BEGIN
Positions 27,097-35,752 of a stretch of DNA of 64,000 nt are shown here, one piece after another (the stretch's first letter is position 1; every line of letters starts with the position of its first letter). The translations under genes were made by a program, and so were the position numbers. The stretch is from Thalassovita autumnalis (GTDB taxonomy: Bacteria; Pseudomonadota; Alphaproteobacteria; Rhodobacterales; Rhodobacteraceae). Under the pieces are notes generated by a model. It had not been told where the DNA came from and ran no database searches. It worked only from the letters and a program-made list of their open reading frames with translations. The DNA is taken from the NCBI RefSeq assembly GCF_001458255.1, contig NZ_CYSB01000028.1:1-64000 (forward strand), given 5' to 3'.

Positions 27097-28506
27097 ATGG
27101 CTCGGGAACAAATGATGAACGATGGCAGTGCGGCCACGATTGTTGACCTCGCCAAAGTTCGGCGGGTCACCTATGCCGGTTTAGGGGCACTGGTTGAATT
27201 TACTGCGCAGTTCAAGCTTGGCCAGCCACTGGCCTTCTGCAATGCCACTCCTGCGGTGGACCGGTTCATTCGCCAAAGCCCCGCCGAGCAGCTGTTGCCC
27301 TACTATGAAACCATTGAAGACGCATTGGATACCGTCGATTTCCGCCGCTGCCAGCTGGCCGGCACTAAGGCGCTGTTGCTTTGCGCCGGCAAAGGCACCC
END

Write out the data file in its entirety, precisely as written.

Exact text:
Positions 27,097-35,752 of a stretch of DNA of 64,000 nt are shown here, one piece after another (the stretch's first letter is position 1; every line of letters starts with the position of its first letter). The translations under genes were made by a program, and so were the position numbers. The stretch is from Thalassovita autumnalis (GTDB taxonomy: Bacteria; Pseudomonadota; Alphaproteobacteria; Rhodobacterales; Rhodobacteraceae). Under the pieces are notes generated by a model. It had not been told where the DNA came from and ran no database searches. It worked only from the letters and a program-made list of their open reading frames with translations. The DNA is taken from the NCBI RefSeq assembly GCF_001458255.1, contig NZ_CYSB01000028.1:1-64000 (forward strand), given 5' to 3'.

Positions 27097-28506
27097 ATGG
27101 CTCGGGAACAAATGATGAACGATGGCAGTGCGGCCACGATTGTTGACCTCGCCAAAGTTCGGCGGGTCACCTATGCCGGTTTAGGGGCACTGGTTGAATT
27201 TACTGCGCAGTTCAAGCTTGGCCAGCCACTGGCCTTCTGCAATGCCACTCCTGCGGTGGACCGGTTCATTCGCCAAAGCCCCGCCGAGCAGCTGTTGCCC
27301 TACTATGAAACCATTGAAGACGCATTGGATACCGTCGATTTCCGCCGCTGCCAGCTGGCCGGCACTAAGGCGCTGTTGCTTTGCGCCGGCAAAGGCACCC